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Media Relations

Ricky Telg and Lisa Lundy

This publication about media relations strategy development is the first of a four-part series on media relations. This series also covers working with the media, news releases and public service announcements, and media interview skills.


Media relations is a strategy of working with the news media in order to get out information about an organization’s events and activities in local news outlets, such as newspapers, television and radio newscasts, and magazines. A media relations plan consists of such components as contacting reporters directly, writing news releases and public service announcements, knowing how to answer questions that reporters ask, and providing photo or video opportunities for photographers and videographers (video camerapersons) to shoot. The primary goal of any media relations strategy is for you to serve as a credible and trustworthy source of information for the news media. Ultimately, what you want is to present a positive message for the news media to communicate to a specific audience. This publication focuses on media relations strategy development.

Developing an effective news media relations plan for your organization can:

Enhance the public’s knowledge and understanding of your program, event, or activity. The public usually does not know about a topic until they hear about it through the news media. Media relations helps get your message out about your program, event, or activity.

Build credibility in your program, event, or activity, since people perceive that what they see in the news media is important.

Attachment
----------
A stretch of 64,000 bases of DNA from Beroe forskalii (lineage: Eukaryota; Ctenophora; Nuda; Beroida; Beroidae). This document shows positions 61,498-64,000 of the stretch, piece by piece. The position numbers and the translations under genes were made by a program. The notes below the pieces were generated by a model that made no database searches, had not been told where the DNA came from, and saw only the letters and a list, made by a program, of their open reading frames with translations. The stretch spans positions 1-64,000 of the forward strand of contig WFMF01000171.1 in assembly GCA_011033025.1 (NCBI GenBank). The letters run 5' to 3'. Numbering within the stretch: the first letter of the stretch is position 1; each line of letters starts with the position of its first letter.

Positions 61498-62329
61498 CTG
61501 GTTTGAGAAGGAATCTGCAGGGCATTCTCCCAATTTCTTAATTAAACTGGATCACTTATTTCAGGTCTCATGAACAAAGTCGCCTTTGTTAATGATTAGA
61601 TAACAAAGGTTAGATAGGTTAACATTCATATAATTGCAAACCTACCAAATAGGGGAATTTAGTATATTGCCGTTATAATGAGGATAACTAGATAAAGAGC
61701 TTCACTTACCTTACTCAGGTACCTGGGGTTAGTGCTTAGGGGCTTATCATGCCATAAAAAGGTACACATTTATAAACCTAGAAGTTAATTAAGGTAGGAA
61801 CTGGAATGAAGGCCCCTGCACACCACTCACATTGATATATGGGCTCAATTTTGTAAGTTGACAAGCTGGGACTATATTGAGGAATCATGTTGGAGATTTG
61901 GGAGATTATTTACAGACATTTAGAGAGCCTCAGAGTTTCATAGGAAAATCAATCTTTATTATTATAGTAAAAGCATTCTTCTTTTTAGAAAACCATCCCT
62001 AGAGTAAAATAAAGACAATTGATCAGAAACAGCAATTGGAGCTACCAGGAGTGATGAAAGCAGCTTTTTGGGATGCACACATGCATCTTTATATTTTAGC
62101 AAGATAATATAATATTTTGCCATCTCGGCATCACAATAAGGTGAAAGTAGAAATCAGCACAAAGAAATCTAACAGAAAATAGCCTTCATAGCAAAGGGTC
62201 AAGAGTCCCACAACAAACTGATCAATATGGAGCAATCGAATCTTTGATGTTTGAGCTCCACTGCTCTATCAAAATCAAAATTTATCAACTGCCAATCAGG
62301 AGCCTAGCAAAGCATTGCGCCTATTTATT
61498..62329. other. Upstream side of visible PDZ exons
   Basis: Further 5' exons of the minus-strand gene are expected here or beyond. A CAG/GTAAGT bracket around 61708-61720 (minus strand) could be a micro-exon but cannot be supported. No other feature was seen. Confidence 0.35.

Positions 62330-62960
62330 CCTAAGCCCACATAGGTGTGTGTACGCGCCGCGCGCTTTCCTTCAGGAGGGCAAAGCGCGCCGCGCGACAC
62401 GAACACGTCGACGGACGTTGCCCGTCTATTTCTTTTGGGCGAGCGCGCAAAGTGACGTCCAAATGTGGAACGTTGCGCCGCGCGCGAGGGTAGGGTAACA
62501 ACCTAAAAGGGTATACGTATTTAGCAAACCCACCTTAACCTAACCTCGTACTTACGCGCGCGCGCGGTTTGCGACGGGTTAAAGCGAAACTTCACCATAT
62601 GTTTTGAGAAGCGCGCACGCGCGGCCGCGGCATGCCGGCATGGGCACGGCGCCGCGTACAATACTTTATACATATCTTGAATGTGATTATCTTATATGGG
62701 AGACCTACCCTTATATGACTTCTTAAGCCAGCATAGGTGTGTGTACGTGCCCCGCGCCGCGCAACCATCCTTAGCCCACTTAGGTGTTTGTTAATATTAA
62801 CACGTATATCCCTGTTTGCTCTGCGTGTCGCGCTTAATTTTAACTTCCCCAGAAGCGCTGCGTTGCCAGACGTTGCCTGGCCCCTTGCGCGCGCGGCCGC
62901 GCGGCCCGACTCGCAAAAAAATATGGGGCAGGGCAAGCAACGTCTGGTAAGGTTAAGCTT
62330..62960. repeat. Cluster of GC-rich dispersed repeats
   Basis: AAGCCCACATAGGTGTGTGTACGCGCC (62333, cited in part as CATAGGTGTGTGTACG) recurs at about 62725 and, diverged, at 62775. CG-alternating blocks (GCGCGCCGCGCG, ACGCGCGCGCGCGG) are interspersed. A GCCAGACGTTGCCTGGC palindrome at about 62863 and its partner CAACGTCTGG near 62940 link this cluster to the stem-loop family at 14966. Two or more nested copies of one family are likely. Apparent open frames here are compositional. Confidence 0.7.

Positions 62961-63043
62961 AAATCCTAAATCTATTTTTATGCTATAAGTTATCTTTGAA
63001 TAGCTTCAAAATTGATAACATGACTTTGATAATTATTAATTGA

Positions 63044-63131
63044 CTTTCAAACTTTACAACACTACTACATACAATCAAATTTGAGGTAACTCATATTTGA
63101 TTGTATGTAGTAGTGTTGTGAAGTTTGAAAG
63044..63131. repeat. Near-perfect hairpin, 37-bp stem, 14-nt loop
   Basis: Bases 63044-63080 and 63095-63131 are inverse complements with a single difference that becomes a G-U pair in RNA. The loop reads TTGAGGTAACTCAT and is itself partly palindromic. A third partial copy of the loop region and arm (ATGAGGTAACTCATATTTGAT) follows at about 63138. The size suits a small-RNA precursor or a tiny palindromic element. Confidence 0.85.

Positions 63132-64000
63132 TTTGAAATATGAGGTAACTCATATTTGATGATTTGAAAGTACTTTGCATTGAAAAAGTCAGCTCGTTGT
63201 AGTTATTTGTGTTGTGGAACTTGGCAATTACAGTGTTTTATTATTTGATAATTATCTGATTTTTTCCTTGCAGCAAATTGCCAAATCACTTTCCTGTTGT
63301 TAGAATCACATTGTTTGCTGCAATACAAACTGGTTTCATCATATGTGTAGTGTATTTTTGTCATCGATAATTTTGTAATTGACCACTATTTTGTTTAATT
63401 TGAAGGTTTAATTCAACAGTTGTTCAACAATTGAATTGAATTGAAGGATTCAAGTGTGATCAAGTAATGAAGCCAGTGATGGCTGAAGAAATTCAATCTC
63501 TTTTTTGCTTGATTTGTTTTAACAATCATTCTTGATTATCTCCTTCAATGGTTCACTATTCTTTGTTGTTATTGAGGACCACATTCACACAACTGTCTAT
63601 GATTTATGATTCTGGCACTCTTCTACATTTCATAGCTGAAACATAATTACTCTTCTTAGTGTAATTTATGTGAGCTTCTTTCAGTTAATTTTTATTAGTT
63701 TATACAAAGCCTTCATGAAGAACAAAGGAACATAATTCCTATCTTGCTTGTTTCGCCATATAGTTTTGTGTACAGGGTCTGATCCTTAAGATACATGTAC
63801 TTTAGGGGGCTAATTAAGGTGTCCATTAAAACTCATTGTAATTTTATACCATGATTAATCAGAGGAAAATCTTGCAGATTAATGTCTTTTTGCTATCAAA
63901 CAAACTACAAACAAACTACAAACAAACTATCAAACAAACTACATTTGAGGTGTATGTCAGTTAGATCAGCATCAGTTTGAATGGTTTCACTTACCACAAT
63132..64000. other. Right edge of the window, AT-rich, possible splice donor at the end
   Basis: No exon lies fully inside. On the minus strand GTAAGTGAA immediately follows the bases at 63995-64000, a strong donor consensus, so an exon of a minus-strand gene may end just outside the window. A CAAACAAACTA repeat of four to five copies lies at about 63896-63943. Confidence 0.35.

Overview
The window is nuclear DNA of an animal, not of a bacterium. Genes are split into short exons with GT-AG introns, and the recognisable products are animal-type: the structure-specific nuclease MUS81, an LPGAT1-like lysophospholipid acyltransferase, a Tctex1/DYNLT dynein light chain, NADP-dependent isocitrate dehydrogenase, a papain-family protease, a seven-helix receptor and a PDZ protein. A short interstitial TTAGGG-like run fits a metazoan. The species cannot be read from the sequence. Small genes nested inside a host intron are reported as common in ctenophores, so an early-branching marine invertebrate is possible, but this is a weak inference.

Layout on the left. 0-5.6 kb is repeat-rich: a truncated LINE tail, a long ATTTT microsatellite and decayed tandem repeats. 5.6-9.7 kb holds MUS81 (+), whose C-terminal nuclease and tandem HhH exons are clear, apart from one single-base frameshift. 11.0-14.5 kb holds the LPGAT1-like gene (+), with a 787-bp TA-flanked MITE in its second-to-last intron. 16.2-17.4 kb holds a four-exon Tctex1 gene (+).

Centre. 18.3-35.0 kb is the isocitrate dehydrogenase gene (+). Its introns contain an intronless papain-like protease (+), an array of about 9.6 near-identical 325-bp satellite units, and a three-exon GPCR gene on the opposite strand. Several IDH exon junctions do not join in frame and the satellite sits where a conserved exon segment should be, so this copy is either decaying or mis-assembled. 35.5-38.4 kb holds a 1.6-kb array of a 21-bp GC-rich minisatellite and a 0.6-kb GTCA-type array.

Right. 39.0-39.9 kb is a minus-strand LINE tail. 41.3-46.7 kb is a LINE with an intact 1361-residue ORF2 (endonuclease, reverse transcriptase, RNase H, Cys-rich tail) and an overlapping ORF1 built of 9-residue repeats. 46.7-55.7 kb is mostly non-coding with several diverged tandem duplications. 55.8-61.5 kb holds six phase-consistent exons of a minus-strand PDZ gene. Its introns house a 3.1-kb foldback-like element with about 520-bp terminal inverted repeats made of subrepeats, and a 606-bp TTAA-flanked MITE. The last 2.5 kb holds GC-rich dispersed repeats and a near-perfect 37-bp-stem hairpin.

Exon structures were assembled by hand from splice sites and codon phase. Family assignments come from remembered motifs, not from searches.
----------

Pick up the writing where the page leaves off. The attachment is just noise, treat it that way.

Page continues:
Extend the reach and increase the frequency of your message. Using the news media may mean your message reaches people in your community, as well as across your state.

Possibly recruit new members or recruit support for your program. Some people will learn about your organization through news stories and may be interested enough in the activity that they want to join. You also may get more support for your organization or for the activity your organization is conducting through the information people see in the news media.

Developing a Media Relations Strategy

You must develop a media relations strategy in order to build an effective relationship with the news media. That is what “media relations” is all about – building relationships. The relationship does not happen just by itself; you have to take the initiative by visiting or calling reporters, instead of having reporters come to you first. Here are suggestions as you map out your media relations plan:

Set specific, realistic, and measurable goals. It is probably unrealistic to expect that every news release you send out or every phone call made to a reporter will result in a front page story. You should establish realistic goals. It may be that you set a goal of trying to get one story every quarter in a newspaper. Maybe the goal is to get a notice of an upcoming activity on a television station’s community calendar. Be sure that the goal is something that can be measured so that you can evaluate if you were successful. For example, perhaps the goal will be to increase attendance at an event from the previous year when you did not have a media relations plan, following the release of a newspaper, television, or radio story.

Decide on your approach to get your goals accomplished. Will you communicate through news releases, personal visits to reporters, or on-air television or radio interviews? Which form of news media do you need to use to reach your target audience? Remember that you use the news media to reach the general public, but a “general public” audience is very broad. It usually is better to identify specific audiences to try to reach. These audiences could be children, teenagers, agriculture producers, teachers, parents, or older adults. Each specific audience consumes news differently. For some audiences, they are more likely to watch early morning television programs. Others may hear their news on country music radio stations. Still others may only read a newspaper. Use the news media that your audience uses most.

Decide who is responsible for handling news media requests. Who will be the person to answer reporters’ questions? It could be your organization’s president or reporter or someone else. Whatever the situation, everyone in your organization should know who handles the calls, so that if a news reporter calls, the correct person can answer the questions.